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As some of you may already know, I have a bit of a soft spot for Azure Networking and the Azure Network Service. One service I have a real close eye on and work with during my daily business is Azure Virtual WAN. At Ignite 2020, my personal friend and Principal Program Manager for Azure Virtual WAN, Dr Reshmi Yandapalli, presented some exciting updates that I want to breakdown for you. Let’s get going!
Azure Virtual WAN Overview
In the first part, she covered the “What is Azure Virtual WAN”. I’m working with the Altaro team on a more detailed blog that will go into more detail about the technology and its applications but for now, let me show and summarize Reshmis Slides for you.
Azure Virtual WAN is a Unified, Microsoft Managed Framework which helps customers build a solid Backbone and Connectivity solution through the Microsoft Global Network.
The five patterns of Virtual WAN includes:
- Connectivity through Site to Site VPN, Point to Site VPN and Private Connectivity with ExpressRoute
- Global Transit Architecture
- Routing Services
- Security through Secure Hub Solution
- Integration of Network Virtual Appliances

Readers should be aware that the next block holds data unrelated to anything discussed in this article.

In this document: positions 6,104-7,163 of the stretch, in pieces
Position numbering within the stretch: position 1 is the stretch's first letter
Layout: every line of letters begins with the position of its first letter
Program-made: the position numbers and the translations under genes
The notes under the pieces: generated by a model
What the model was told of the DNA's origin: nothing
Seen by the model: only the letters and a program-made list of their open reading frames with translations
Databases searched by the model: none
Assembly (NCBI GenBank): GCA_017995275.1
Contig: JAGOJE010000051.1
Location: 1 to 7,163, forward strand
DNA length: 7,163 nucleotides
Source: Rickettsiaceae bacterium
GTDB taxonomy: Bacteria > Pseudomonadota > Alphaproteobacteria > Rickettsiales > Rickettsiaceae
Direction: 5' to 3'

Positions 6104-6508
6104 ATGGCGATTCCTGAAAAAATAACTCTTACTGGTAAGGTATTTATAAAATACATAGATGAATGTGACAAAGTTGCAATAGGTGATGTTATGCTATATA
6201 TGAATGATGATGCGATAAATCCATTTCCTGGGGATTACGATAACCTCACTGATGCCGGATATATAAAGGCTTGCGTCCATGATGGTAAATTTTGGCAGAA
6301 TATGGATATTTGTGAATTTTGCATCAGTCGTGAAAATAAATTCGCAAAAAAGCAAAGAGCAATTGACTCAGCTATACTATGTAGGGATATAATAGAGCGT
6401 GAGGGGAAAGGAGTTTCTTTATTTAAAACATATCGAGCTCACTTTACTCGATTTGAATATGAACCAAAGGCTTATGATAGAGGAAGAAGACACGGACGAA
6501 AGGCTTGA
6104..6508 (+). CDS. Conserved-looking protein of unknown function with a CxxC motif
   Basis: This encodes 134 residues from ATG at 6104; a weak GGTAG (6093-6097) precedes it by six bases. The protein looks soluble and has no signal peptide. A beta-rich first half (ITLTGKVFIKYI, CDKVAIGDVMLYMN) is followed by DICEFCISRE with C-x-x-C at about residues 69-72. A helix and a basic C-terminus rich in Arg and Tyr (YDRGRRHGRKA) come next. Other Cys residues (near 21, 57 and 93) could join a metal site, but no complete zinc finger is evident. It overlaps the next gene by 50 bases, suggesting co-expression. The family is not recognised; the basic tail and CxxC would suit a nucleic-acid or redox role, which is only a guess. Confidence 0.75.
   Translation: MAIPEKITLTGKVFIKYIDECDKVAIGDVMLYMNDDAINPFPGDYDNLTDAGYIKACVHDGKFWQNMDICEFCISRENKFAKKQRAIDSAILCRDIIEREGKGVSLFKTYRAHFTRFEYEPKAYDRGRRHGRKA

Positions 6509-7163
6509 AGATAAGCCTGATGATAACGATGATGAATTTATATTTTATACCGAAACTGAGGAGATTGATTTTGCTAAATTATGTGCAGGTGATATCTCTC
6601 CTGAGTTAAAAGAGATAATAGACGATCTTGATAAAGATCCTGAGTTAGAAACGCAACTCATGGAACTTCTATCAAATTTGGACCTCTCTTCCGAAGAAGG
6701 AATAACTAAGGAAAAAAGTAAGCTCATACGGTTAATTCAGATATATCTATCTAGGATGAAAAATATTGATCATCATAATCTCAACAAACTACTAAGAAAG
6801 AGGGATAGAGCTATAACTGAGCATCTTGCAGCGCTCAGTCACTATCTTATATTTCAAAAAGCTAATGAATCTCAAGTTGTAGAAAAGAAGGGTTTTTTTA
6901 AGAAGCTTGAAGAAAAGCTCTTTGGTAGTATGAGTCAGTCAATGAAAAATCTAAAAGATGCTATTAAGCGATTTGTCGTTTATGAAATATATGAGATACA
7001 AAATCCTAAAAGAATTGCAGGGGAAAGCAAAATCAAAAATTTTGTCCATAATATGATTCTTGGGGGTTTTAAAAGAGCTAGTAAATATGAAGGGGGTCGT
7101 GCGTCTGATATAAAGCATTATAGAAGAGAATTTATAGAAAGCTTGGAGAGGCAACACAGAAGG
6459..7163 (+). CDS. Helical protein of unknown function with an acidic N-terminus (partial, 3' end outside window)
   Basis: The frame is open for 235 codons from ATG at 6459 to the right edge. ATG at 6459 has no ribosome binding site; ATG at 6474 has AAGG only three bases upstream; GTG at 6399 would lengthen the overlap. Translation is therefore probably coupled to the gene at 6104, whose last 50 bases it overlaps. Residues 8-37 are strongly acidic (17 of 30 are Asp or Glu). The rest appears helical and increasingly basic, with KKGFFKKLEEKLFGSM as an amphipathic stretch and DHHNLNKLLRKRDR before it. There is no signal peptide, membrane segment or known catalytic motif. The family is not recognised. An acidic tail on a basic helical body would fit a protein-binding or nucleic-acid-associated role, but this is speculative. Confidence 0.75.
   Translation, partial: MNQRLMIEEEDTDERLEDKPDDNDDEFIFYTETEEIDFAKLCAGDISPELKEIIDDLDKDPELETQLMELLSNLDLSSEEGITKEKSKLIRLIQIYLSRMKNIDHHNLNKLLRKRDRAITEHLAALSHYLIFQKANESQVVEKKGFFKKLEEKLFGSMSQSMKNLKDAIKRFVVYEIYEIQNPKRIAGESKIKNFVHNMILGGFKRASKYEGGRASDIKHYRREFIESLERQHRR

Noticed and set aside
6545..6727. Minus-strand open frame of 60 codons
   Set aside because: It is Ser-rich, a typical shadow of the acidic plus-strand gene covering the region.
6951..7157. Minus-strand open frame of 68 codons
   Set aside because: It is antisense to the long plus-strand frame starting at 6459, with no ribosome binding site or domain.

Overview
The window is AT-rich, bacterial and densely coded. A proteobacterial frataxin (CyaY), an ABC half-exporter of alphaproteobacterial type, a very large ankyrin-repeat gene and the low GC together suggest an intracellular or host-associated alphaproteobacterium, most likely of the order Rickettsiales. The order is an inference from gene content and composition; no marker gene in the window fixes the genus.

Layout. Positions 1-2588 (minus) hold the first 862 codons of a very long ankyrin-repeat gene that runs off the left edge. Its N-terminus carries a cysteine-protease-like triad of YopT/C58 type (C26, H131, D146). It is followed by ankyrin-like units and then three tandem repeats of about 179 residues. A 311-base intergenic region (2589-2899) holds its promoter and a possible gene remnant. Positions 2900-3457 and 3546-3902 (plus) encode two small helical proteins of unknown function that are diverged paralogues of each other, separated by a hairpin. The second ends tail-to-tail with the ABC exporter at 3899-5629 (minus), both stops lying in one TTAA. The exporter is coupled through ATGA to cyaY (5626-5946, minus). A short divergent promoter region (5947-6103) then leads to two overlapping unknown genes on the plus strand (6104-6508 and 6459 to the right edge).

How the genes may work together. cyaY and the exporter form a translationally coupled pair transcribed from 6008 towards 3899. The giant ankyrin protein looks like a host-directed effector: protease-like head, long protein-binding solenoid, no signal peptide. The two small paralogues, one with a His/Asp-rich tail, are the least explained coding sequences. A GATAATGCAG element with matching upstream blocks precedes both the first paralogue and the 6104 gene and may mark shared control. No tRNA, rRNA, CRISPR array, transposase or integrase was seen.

Let’s take a look into the connectivity pattern in Virtual WAN and highlight the updates.
Site to Site VPN
As you may already know, the following features are already in production and are available.
- Supports IKEv1, IKEv2 protocol within the same Gateway
- VPN/SD-WAN CPE partnerships with signed agreements for configuration and connectivity automation. You can find the partnerships on this documentation page.
- Scale: Up to 1000 connections/region (hub), 20 Gbps aggregate throughput/region (hub)
The real change I want to highlight here is the availability of FQDN based IPsec tunnels and custom BGP/APIPA configuration.
For most of us, FQDN would be the most interesting feature. In the past, your connected branch locations needed to have a static IP for the IPSec tunnel, or needed to have supported devices from one of the partners for automated deployment. With the feature, you can just create a DNS space and use dynamic DNS updates like from DynDNS or NoIP to update the FQDN. That makes it possible to use Mobil or non-static IP connections for your branches. The use of those connections saves you parts of your budget and makes site connectivity much more flexible.
Did you know that you can create a Dynamic DNS service using Azure Services? The guys from Cirrius Tech wrote an awesome blog post about that so I won’t cover that here.
Point to Site VPN
Again, these features are already in production and working great.
- Support IKEv2, OpenVPN protocol, cert based and RADIUS authentication
- Built-in traffic management, Integrated with Azure VPN Client
- Scale : Up to 10K users/region (hub), 20 Gbps aggregate throughput /region (hub)